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The props I encounter in the story have their own push and pull. The stone house, the postcards, a stone chimney, a set of architectural plans. When these objects are repeated in the story, they become symbols of ideas in the book.

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stone house Upper Canada Village

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The next stage in writing is the revision. This means reading the book, cover to cover, over and over. I will fix the misspellings and grammar, I add some description. I polish the dialogue. I adjust the story points. I fix the names of villages and bridges and social groups in the story. I do some research. Revision takes the bulk of the time devoted to writing the book, probably 80%. I do at least ten revision sweeps.

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I love the first revision. Although I wrote the first draft, reading it for the first time, cover to cover, is like discovering a new book.

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stone wall

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Next post, I will talk about choosing a title for the book, not as easy as it may seem.

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All my best.

Please stay safe.

Jane

Written by jane tims

June 8, 2020 at 7:00 am

Pareidolia

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pareidolia: the tendency to perceive a specific, often meaningful image in a random or ambiguous visual pattern

(Merriam-Webster Dictionary)

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When you look at marble, or at clouds in the sky, or bubbles in a glass of milk, do you see faces? Can you see The Man in the Moon? Pareidolia refers to the seeing of human faces or other images where they don’t exist. Pareidolia is a normal human tendency.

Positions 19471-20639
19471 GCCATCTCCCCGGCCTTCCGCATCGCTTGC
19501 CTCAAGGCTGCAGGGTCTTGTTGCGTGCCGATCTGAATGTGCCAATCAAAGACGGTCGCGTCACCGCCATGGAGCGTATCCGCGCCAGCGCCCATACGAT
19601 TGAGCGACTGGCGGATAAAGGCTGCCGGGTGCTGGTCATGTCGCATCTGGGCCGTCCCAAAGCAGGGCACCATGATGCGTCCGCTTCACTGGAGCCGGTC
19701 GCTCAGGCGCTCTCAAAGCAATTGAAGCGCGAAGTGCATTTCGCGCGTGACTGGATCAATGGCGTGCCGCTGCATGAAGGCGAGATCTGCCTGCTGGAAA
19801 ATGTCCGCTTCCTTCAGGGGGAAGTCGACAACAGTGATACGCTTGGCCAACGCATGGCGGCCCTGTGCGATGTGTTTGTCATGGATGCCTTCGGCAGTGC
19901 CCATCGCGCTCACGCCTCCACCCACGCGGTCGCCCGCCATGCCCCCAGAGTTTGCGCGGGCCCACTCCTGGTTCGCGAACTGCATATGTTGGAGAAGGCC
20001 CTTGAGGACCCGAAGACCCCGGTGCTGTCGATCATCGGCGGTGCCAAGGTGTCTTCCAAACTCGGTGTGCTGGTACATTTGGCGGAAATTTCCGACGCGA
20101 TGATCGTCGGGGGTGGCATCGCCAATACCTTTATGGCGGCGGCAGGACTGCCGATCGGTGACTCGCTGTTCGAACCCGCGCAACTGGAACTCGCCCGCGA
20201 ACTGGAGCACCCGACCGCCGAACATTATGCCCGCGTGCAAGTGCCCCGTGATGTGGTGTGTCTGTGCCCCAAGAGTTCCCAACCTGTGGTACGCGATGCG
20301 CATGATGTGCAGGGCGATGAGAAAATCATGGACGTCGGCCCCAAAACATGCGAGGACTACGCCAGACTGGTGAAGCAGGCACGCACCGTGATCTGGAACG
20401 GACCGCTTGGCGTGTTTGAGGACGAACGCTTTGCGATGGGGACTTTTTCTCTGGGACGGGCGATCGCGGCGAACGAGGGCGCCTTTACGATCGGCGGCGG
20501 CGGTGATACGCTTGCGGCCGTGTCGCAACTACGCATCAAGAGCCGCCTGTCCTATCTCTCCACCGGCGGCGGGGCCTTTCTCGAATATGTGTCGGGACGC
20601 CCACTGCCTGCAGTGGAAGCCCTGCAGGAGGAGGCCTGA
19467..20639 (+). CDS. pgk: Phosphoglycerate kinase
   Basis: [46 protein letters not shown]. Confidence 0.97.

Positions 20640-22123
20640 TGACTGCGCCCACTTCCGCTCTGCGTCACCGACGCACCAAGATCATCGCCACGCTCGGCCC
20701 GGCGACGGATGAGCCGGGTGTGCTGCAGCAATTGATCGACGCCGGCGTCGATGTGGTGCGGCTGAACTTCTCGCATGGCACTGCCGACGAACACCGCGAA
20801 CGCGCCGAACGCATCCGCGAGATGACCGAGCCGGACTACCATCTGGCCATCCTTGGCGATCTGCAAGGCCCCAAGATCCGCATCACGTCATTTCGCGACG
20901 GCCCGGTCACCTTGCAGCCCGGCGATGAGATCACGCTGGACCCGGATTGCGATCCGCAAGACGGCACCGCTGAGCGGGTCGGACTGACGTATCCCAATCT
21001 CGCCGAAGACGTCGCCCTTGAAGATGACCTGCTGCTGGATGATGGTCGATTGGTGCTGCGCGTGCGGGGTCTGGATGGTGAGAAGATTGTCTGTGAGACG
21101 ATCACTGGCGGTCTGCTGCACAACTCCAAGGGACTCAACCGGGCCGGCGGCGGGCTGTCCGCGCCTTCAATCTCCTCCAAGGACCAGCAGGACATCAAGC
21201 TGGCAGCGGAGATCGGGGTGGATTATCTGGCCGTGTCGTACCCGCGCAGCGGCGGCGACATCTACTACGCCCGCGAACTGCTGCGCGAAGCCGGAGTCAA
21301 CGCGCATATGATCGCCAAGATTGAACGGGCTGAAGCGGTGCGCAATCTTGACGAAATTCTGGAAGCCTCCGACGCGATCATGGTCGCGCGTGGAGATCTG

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I often see images in the marble patterns of our flooring. It can be quite entertaining. Mostly, I see animals. I think it is the biologist in me!

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Perhaps aliens also have pareidolia. In my upcoming book Meniscus: The Knife, I devote a chapter to this phenomenon. On planet Meniscus, there is a dirth of paper. One of my early characters, Ning, made paper from plant fibres for her girlfriend Kathryn, an artist. By Meniscus: The Knife, Book 8 in the series, (spoiler alert) only three sheets of Ning’s paper remain. Don-est, the alien child, wants to draw, so Kathryn shows her how to draw on the marble walls of the dwellings in the Village.

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Vicki sets her laundry

on the marble floor.

Tries to see

what Don’est is doing.

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As her eyes adjust

to smoky light,

she sees markings on the walls.

Drawings of bug-eyed evernells

and fuzzy elginards.

A slear-snake

with myriad eyes.

A cardoth moon,

slim sickle

of glowing white

in marble green.

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Don’est feels eyes on her.

Swivels her neck.

“What do you think

of my drawings?”

she says.

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“What are you doing?”

says Vicki.

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“I asked Kathryn for paper

but she has only a sheet or two

of the paper Ning made.

“So she showed me

an idea she had.

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“The marble walls,

you see,

have hidden secrets.

Lines and shadows

look like evernells

and Humans and slear-snakes

and grammid trees.”

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Vicki looks